Overall, my conclusion to this episode is something I have heard said on many a cooking competition show: the ideas were good, but the execution needed work. The conspiracy was a cool idea but it was too complicated and rushed, and that lead to plot holes. A proper farewell to Kitty is a lovely thought, but in order to wrap up a highly complex relationship and character in one episode, they ended up simplifying Kitty and Sherlock’s feelings in a disappointing way.
Images courtesy of CBS
Brooklyn Nine-Nine Should Let Rosa Date Gina
Google most non-canon LGBT ships, and you get results for various fanfiction sites, maybe an article or two about why they should be canon, why the show is clearly missing the opportunity of a lifetime. Google Rosa/Gina—dubbed Dianetti—and you get tweets from the two actresses involved.
Finally the truth is out
— Stephanie Beatriz (@iamstephbeatz) September 4, 2017
Though media has made huge strides in the past decade or so with LGBT relationships, there is still a lot to be done. Queerbaiting remains common, as does the bury your gays trope. Relationships—especially wlw ones—are still seen as less valid, less possible, than their straight counterparts; this is in part due to many writers, actors, and showrunners continuing to tease of F/F relationships. By creating a dynamic where two women are clearly not just friends (and, of course, never making that dynamic explicitly romantic either), they get the best of both worlds: LGBT viewers who crave representation with none of the potential backlash for so-called political correctness.
The Beauty of B99
Brooklyn Nine-Nine, however, has never fallen into that trap. Holt and Kevin may be the subject of many jokes, but they are never the butt of any. Similarly, topics like racial profiling and police corruption are taken seriously. It is a comedy show, but it is also a show that recognizes the power of its platform. Where another show would tease these topics and turn them into a punchline, Brooklyn Nine-Nine turns them into a discussion.
So, of every show on television, I know that Brooklyn Nine-Nine would treat Rosa and Gina well. That is an important part of the discussion that is oft forgotten: representation does not end when it begins. Instead, it is an ongoing process, most successful when the writers and showrunners make continued efforts to deepen and better their characters and relationships. When we ask for representation, we are asking for a commitment: at the very minimum, do not kill them. Because that is still often too much to ask, we never get to the next step: do not cheapen them, do not forget them. Do not let them be a checked box on a list of things a show needs to have.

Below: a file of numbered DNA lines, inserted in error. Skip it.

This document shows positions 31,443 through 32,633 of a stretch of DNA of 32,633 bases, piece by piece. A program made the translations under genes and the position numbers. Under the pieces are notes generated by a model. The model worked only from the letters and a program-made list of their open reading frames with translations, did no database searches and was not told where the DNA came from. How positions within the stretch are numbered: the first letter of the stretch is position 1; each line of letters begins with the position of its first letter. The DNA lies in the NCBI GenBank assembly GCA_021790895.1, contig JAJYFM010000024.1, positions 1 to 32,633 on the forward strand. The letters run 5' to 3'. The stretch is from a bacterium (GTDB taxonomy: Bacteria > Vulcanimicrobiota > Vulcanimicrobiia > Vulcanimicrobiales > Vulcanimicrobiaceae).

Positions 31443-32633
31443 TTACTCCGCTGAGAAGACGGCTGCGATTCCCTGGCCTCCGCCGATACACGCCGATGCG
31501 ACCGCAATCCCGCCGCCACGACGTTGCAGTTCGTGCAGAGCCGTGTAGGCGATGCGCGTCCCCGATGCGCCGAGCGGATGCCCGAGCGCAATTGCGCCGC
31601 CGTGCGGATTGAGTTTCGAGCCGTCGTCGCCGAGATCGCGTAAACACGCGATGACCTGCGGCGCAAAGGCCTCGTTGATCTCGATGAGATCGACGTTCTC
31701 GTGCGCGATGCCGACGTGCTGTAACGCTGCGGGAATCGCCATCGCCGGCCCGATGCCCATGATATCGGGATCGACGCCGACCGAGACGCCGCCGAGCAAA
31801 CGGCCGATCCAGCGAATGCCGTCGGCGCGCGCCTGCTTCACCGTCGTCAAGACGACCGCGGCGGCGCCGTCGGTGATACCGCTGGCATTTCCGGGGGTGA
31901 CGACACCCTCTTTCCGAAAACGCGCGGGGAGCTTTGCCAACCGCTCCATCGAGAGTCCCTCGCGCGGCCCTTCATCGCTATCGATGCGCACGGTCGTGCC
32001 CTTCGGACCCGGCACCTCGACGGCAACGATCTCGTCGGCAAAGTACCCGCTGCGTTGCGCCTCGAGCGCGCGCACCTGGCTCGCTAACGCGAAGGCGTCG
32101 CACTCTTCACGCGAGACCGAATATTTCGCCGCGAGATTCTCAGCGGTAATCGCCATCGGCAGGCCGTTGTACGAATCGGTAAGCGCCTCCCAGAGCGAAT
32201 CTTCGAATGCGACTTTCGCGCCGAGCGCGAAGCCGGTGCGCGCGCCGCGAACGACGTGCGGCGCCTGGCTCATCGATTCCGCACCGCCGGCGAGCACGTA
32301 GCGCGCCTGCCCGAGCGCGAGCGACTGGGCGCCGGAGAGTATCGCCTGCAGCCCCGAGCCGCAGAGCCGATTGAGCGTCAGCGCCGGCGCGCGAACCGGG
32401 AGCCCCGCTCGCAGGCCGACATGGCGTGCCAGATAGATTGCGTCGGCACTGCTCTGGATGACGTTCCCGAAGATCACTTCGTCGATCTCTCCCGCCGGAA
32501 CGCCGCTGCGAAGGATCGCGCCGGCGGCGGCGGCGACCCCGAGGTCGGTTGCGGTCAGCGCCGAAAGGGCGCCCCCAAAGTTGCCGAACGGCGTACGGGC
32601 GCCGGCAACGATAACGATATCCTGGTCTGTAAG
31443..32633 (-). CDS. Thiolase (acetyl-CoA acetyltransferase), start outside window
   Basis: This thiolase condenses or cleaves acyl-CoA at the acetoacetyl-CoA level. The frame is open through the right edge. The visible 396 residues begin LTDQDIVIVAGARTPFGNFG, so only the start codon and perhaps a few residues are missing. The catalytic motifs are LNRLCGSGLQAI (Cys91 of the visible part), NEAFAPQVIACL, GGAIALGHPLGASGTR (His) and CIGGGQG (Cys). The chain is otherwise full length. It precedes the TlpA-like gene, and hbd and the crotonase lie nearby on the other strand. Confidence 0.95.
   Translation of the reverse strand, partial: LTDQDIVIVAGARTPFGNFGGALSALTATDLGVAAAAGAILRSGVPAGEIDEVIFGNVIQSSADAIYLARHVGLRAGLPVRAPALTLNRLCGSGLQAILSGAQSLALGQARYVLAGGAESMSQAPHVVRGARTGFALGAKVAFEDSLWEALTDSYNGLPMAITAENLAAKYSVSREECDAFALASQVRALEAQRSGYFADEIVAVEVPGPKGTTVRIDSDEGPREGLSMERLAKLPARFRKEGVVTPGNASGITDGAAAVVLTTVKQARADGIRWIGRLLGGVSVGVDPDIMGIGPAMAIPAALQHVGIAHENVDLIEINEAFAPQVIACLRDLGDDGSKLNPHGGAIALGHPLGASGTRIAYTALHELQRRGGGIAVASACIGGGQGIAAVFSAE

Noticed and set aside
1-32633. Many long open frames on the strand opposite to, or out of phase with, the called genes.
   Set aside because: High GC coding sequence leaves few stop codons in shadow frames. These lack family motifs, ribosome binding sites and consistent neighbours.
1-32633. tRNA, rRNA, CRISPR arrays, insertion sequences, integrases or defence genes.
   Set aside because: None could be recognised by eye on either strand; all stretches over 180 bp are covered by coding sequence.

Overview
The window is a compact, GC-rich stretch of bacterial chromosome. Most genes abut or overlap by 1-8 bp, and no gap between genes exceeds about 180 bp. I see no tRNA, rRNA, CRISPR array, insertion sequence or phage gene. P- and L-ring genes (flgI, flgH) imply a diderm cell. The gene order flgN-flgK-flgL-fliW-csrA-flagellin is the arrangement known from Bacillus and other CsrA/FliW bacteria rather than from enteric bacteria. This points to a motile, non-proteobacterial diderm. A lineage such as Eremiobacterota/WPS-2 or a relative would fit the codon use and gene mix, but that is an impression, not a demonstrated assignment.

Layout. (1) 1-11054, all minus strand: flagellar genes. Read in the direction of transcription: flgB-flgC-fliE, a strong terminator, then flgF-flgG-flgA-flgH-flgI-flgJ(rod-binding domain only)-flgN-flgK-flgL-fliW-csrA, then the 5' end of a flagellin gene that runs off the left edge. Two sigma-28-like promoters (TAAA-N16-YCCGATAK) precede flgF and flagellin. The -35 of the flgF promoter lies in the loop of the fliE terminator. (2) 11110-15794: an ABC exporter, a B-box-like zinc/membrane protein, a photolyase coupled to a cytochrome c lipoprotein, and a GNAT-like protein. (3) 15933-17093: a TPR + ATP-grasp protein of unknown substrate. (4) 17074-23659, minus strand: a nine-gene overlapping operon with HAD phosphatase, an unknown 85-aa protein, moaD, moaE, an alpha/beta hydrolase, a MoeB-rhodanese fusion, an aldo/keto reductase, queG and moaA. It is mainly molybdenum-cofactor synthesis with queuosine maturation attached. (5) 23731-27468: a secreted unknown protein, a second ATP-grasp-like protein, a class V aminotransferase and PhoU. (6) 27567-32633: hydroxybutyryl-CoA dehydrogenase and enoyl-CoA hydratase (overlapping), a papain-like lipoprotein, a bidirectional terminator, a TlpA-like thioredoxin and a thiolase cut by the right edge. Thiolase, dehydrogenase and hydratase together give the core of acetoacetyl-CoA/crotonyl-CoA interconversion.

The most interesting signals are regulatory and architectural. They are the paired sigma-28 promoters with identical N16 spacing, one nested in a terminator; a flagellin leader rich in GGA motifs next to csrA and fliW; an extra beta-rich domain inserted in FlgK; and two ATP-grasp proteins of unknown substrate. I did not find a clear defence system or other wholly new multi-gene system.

Brooklyn Nine-Nine has proven they can do it. So why don’t they?
The Case For Dianetti
Over the past four seasons, we have seen Gina and Rosa flit in and out of various relationships. All the while, however, they have been there for each other.
Rosa is closed-off, awkward whenever the slightest hint of emotions are involved; Gina, on the other hand, is as open a book as she could possibly be. In the same way that Jake and Amy build on each other and make each other grow, Rosa and Gina could do the same.
In the past, the show has paired Rosa with men who are too different or too similar. Marcus was very openly emotional, and while the importance of having such a character cannot be understated, he was not right for Rosa. Adrien, then, had the opposite problem: he and Rosa never truly get to know each other during their relationship because both were content being unattached in that way.
Enter Gina. She is the perfect option, the perfect mix of emotional and independent; she is the one who can make Rosa consistently smile, the one who isn’t semi-scared of her at all times.
There are not many women on television that are like Rosa, and to give her a chance to find true, lasting love would be very valuable to many viewers. Having her and Gina both go through several unsuccessful relationships is good—it’s realistic and done well. But just as Jake and Amy found each other, just as Kevin and Holt found each other, I would like to see Rosa and Gina do the same.
In a world where F/F ships are punchlines to jokes that weren’t funny the first time, it is a rare and very special thing to see such an opportunity supported by both actresses involved. We have the support, and we have the chance; all that remains is for Brooklyn Nine-Nine to take the leap.
Brooklyn Nine-Nine consistently surprises me with the topics they are willing to tackle and the grace with which they do so. So, as it returns this month for its fifth season, I hope that they will tackle Rosa/Gina next.
Images courtesy of Fox
The Neighbors from Hell